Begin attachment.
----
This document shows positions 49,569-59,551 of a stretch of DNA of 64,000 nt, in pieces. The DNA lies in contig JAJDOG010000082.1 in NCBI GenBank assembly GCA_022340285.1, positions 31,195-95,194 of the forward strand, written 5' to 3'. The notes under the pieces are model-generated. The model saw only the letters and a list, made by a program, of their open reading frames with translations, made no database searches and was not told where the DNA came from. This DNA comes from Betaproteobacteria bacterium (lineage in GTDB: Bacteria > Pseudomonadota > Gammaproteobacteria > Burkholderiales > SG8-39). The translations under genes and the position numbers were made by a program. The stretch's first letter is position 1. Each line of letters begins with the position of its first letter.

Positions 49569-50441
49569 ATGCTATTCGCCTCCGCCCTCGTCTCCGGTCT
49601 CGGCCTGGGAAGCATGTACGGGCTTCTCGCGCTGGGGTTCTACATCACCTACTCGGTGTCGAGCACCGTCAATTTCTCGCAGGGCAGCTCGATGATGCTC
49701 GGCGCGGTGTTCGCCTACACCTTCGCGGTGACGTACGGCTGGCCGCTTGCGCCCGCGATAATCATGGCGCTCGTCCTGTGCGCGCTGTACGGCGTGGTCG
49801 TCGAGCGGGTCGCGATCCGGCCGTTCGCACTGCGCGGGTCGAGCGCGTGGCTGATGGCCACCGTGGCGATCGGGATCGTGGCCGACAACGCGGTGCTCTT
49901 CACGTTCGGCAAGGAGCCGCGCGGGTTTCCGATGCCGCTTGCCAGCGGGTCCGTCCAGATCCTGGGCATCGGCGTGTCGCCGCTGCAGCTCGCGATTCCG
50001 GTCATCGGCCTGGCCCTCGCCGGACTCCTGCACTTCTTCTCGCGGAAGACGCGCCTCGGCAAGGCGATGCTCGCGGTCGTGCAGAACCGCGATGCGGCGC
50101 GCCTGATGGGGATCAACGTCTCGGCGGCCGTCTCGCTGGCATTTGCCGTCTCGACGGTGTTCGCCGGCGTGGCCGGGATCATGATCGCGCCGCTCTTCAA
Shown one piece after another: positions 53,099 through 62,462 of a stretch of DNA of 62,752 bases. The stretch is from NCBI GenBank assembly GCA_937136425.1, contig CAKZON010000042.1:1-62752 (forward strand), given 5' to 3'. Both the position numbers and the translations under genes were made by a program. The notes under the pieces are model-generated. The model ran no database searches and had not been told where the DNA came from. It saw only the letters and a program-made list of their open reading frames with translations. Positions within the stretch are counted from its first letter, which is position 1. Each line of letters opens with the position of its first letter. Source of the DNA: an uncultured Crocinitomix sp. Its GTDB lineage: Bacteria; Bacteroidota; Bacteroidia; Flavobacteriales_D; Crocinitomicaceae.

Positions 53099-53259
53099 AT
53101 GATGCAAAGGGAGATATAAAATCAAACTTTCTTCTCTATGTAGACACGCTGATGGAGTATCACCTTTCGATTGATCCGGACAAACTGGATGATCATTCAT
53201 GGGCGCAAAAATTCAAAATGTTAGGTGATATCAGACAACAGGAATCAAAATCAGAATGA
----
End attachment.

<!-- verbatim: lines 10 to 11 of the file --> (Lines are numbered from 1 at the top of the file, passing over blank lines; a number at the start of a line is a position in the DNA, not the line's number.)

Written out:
Shown one piece after another: positions 53,099 through 62,462 of a stretch of DNA of 62,752 bases. The stretch is from NCBI GenBank assembly GCA_937136425.1, contig CAKZON010000042.1:1-62752 (forward strand), given 5' to 3'. Both the position numbers and the translations under genes were made by a program. The notes under the pieces are model-generated. The model ran no database searches and had not been told where the DNA came from. It saw only the letters and a program-made list of their open reading frames with translations. Positions within the stretch are counted from its first letter, which is position 1. Each line of letters opens with the position of its first letter. Source of the DNA: an uncultured Crocinitomix sp. Its GTDB lineage: Bacteria; Bacteroidota; Bacteroidia; Flavobacteriales_D; Crocinitomicaceae.

Positions 53099-53259